What is an employer’s obligation to make reasonable adjustments when undisclosed by employee during initial application?

Posted in : Seamus Says - Employment Law Discussion on 9 April 2021
Seamus McGranaghan
O'Reilly Stewart Solicitors
Issues covered: Duty to make Reasonable Adjustments; Discrimination and Equality; Disability Discrimination.

If you have an employee who did not confirm at application that they had the need for any reasonable adjustments but now after a period of one year they need a reasonable adjustment, what is the employer's obligation?

Seamus: Well, you know, look, I think that we all ask for potential applicants and employees to be open with employers in relation to any needs that they have or if there are disabilities there, but I don't think that after a year's employment that the employee could be penalised. The employee will have their employment rights at that point. They're obviously protected from any sort of discrimination on the basis of disability arising in relation to reasonable adjustments. So, again, it would be about meeting with the employee and getting a clear understanding of what the situation is and what the problems are, and what the requested adjustments are for the employee . . . with the employee, and that may mean engaging in medical evidence, that may mean getting a occupational health report or a specialist report or possibly even just a GP report.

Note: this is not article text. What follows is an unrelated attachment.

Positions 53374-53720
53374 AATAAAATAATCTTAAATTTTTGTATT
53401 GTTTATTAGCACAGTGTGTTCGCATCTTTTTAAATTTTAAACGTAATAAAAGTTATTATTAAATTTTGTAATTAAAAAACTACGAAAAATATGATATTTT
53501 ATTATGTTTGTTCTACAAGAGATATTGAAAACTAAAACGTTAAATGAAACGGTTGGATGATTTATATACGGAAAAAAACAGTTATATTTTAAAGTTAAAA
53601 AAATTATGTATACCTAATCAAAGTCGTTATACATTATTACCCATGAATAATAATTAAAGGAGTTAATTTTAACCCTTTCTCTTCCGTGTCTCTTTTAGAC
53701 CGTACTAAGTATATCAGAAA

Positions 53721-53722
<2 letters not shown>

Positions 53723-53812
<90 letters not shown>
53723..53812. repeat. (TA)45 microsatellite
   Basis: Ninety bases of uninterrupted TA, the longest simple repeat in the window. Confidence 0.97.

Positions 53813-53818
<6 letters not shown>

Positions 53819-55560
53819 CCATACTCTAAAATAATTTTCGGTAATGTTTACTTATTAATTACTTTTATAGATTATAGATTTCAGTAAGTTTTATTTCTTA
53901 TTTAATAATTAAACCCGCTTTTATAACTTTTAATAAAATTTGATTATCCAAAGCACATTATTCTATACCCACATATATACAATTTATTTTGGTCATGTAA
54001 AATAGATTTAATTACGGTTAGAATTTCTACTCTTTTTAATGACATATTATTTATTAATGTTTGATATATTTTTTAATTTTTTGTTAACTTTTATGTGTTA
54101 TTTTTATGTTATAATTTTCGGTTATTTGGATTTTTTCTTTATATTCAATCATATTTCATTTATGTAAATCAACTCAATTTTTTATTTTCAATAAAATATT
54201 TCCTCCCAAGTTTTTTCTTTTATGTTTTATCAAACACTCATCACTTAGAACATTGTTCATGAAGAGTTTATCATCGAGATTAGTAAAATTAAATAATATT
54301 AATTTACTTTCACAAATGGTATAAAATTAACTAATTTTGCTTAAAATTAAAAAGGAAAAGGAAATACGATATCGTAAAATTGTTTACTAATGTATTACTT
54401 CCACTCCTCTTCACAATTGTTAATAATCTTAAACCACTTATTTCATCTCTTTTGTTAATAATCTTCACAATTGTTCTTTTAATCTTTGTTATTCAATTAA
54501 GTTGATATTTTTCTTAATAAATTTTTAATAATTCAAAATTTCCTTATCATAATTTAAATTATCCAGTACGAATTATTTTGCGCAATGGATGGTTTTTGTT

I can certainly understand the frustration. It's a common occurrence where someone joins an organisation and does not disclose, you know, medical issues or disabilities in advance of that and then they arise during the course of their employment, but it wouldn't be a get-out-of-jail card for the employer since they can say, "Well, you didn't disclose that at the start of your employment and therefore we don't need to do anything about it." And once they become your employee there is an obligation that arises, so it is working with the employee, and I suppose, you know, it's getting to an understanding of why the issues are arising now, you know, without prejudging that because it may be to their detriment that the employee hasn't, you know, provided any information about any concerns or issues that they have, but certainly my view would be that there is an obligation on the employer to investigate and make those reasonable adjustments where possible.

Scott: You can understand the employee's point of view as well because if they declare thing on the form, then there's a pretty good chance they're not going to get an interview even though reasonable adjustments should be made for somebody but, you know, the experience of people who are disabled and the levels of unemployment there are ones where you can kind of understand somebody holding back. If the question hasn't been asked, they're not going to volunteer it, and therefore it leaves an employer in a bit of a difficult position, but the employee's thinking well, you know, "My best chance to get a job is to not tell them I'm disabled."


This article is correct at 09/04/2021

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Seamus McGranaghan
O'Reilly Stewart Solicitors

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